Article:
‘Majestic’ Greenland provides UN chief first-hand look at impacts of climate change

Secretary-General Ban Ki-moon arrives in Kangerlussuaq, Greenland, with Prime Minister Helle Thorning-Schmidt of Denmark. UN Photo/Mark Garten

26 March 2014 – Secretary-General Ban Ki-moon saw first-hand the impacts of climate change during a visit today to Greenland, where the melting of ice sheets is accelerating.

“I am just overwhelmed by the majestic beauty of this great land, with over 2 million square kilometres of ice cap and with such vast land covered with snow and ice – this is majestic,” Mr. Ban said at a joint press encounter with the Premier of Greenland, Aleqa Hammond, and the Prime Minister of Denmark, Helle Thorning-Schmidt.

“At the same time, I am deeply alarmed by fast-moving glaciers and by the fast-melting ice cap which raises the sea level, which affects the whole international community's environmental system,” he added.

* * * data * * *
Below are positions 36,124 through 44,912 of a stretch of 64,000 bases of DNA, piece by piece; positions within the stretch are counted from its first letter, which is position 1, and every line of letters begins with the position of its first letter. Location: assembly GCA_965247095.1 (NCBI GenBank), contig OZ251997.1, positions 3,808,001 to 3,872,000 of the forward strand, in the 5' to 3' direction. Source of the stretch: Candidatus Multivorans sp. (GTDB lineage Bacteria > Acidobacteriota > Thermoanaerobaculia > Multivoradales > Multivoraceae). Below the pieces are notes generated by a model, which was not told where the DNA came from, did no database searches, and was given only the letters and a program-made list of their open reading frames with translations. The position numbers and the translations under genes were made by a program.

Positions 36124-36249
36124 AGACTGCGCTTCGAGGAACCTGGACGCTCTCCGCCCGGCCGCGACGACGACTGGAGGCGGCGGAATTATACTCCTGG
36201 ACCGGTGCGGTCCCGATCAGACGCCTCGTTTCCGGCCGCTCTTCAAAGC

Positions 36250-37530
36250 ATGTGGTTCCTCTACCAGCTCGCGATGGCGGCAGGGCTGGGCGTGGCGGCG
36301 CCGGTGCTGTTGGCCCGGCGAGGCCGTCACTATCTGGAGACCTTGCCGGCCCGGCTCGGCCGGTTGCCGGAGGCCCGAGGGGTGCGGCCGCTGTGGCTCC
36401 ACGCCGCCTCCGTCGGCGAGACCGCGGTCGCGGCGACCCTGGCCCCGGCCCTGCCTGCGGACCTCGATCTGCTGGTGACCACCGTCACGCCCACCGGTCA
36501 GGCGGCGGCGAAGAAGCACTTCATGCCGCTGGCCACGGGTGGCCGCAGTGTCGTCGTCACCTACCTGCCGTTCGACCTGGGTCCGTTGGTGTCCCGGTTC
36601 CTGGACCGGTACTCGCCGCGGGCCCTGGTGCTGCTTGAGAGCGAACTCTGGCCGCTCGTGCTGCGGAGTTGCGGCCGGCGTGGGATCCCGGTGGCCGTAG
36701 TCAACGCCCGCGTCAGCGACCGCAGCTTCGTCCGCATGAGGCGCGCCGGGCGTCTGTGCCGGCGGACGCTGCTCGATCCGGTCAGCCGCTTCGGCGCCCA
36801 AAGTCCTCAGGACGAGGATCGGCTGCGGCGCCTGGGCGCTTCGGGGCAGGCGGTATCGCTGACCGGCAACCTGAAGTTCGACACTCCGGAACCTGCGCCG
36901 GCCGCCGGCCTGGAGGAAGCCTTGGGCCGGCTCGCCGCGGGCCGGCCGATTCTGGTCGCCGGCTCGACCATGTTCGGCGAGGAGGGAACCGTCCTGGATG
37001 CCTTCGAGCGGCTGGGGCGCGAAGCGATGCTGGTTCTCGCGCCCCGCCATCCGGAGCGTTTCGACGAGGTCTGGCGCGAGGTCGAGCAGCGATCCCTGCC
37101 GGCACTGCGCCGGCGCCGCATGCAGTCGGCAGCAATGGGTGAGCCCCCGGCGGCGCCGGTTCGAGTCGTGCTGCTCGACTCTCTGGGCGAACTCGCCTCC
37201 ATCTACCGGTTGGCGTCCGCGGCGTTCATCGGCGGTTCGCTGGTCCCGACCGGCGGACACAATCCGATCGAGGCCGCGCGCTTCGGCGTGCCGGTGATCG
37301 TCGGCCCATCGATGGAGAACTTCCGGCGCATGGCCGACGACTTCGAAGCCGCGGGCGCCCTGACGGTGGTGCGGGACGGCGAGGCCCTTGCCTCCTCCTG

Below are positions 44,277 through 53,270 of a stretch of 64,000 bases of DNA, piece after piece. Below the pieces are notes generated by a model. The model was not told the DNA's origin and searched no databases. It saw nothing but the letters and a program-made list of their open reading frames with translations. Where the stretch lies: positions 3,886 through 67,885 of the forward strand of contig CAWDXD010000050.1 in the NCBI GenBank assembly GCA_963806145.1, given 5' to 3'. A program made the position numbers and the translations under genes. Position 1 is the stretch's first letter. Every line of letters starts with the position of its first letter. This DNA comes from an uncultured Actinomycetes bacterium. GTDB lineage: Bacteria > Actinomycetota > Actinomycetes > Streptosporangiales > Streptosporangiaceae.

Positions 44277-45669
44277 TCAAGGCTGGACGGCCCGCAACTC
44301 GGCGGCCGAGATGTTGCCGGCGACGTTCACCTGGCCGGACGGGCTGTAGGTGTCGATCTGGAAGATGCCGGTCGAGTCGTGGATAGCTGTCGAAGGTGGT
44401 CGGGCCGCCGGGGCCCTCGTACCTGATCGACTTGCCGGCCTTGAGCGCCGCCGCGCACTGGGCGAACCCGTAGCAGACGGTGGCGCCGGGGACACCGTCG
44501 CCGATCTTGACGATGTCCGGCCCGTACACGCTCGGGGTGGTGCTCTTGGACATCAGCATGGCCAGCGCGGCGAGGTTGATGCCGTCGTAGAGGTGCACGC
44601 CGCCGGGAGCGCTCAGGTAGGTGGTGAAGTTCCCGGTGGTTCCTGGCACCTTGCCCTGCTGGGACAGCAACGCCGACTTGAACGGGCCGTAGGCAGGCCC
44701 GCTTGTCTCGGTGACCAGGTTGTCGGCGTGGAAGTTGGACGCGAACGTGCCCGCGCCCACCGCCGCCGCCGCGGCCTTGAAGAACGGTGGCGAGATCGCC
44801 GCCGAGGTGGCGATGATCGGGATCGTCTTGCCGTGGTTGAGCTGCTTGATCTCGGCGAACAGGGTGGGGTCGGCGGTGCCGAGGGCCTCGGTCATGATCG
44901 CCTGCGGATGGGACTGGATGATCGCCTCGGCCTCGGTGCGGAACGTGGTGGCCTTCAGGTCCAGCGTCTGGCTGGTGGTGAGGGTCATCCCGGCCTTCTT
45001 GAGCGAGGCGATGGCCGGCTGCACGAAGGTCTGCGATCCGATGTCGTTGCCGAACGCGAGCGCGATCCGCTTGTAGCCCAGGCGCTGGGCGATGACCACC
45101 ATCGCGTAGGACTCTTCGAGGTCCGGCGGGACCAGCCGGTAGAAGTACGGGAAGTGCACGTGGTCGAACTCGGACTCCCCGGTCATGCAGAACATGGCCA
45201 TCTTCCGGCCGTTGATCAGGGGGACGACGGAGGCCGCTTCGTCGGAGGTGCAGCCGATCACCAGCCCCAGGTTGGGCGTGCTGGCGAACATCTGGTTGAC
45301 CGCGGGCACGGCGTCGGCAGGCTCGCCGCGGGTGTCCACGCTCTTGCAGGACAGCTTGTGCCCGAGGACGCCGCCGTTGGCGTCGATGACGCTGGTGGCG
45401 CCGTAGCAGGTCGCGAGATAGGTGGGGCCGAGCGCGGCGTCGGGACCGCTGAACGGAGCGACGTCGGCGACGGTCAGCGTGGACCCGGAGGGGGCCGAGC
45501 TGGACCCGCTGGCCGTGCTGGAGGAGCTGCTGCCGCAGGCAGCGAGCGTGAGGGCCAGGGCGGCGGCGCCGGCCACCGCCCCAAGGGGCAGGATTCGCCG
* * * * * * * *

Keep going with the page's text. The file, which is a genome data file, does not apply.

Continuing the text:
Together with the two officials, the Secretary-General spent the morning in the town of Uummannaq, which is several hundred kilometres above the Arctic Circle. They hoisted flags and observed a prayer ceremony in a local church. The Secretary-General also went dog sledding and met with indigenous people.

He is also expected to be briefed on solutions available and innovations that are under way to address climate change in Greenland.

Credit: Jon Snow, Channel 4 News/ITN

The UN chief’s visit is aimed at building momentum ahead of the climate summit which he is convening on 23 September, one day before the UN General Assembly begins its annual high-level debate.

Mr. Ban has invited leaders of Government, business, finance and civil society to bring bold announcements and actions to address climate change to the summit, which will focus on solutions that demonstrate how early action can result in substantial economic benefits.


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